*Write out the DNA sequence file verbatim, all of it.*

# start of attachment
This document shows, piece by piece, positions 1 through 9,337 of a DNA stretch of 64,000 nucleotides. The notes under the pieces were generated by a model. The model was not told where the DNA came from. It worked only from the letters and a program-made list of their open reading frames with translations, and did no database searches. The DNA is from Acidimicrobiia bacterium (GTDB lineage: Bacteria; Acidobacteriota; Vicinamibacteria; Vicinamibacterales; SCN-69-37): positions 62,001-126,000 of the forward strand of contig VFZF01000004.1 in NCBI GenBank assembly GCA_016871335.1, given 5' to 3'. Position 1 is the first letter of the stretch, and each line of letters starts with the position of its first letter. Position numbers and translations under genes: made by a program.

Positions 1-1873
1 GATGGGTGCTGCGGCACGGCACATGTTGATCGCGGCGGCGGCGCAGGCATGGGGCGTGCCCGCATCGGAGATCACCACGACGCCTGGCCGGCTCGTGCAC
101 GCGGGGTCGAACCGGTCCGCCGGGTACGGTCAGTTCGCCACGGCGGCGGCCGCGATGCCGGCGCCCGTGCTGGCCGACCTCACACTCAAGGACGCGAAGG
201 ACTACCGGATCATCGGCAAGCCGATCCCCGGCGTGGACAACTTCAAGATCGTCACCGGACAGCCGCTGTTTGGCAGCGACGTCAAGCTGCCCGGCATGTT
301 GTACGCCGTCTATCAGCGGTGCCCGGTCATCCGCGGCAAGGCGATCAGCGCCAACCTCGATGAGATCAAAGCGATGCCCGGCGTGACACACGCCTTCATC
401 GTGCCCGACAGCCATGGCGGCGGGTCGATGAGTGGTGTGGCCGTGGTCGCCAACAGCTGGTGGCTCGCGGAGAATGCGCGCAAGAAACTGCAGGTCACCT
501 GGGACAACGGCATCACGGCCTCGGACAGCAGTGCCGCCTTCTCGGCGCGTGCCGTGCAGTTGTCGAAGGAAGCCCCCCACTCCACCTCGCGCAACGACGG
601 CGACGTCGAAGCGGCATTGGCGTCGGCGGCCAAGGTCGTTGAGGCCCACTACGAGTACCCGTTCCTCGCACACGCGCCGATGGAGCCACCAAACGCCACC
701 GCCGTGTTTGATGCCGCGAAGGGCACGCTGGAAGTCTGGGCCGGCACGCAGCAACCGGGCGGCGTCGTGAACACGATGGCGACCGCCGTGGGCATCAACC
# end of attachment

This document shows, piece by piece, positions 1 through 9,337 of a DNA stretch of 64,000 nucleotides. The notes under the pieces were generated by a model. The model was not told where the DNA came from. It worked only from the letters and a program-made list of their open reading frames with translations, and did no database searches. The DNA is from Acidimicrobiia bacterium (GTDB lineage: Bacteria; Acidobacteriota; Vicinamibacteria; Vicinamibacterales; SCN-69-37): positions 62,001-126,000 of the forward strand of contig VFZF01000004.1 in NCBI GenBank assembly GCA_016871335.1, given 5' to 3'. Position 1 is the first letter of the stretch, and each line of letters starts with the position of its first letter. Position numbers and translations under genes: made by a program.

Positions 1-1873
1 GATGGGTGCTGCGGCACGGCACATGTTGATCGCGGCGGCGGCGCAGGCATGGGGCGTGCCCGCATCGGAGATCACCACGACGCCTGGCCGGCTCGTGCAC
101 GCGGGGTCGAACCGGTCCGCCGGGTACGGTCAGTTCGCCACGGCGGCGGCCGCGATGCCGGCGCCCGTGCTGGCCGACCTCACACTCAAGGACGCGAAGG
201 ACTACCGGATCATCGGCAAGCCGATCCCCGGCGTGGACAACTTCAAGATCGTCACCGGACAGCCGCTGTTTGGCAGCGACGTCAAGCTGCCCGGCATGTT
301 GTACGCCGTCTATCAGCGGTGCCCGGTCATCCGCGGCAAGGCGATCAGCGCCAACCTCGATGAGATCAAAGCGATGCCCGGCGTGACACACGCCTTCATC
401 GTGCCCGACAGCCATGGCGGCGGGTCGATGAGTGGTGTGGCCGTGGTCGCCAACAGCTGGTGGCTCGCGGAGAATGCGCGCAAGAAACTGCAGGTCACCT
501 GGGACAACGGCATCACGGCCTCGGACAGCAGTGCCGCCTTCTCGGCGCGTGCCGTGCAGTTGTCGAAGGAAGCCCCCCACTCCACCTCGCGCAACGACGG
601 CGACGTCGAAGCGGCATTGGCGTCGGCGGCCAAGGTCGTTGAGGCCCACTACGAGTACCCGTTCCTCGCACACGCGCCGATGGAGCCACCAAACGCCACC
701 GCCGTGTTTGATGCCGCGAAGGGCACGCTGGAAGTCTGGGCCGGCACGCAGCAACCGGGCGGCGTCGTGAACACGATGGCGACCGCCGTGGGCATCAACC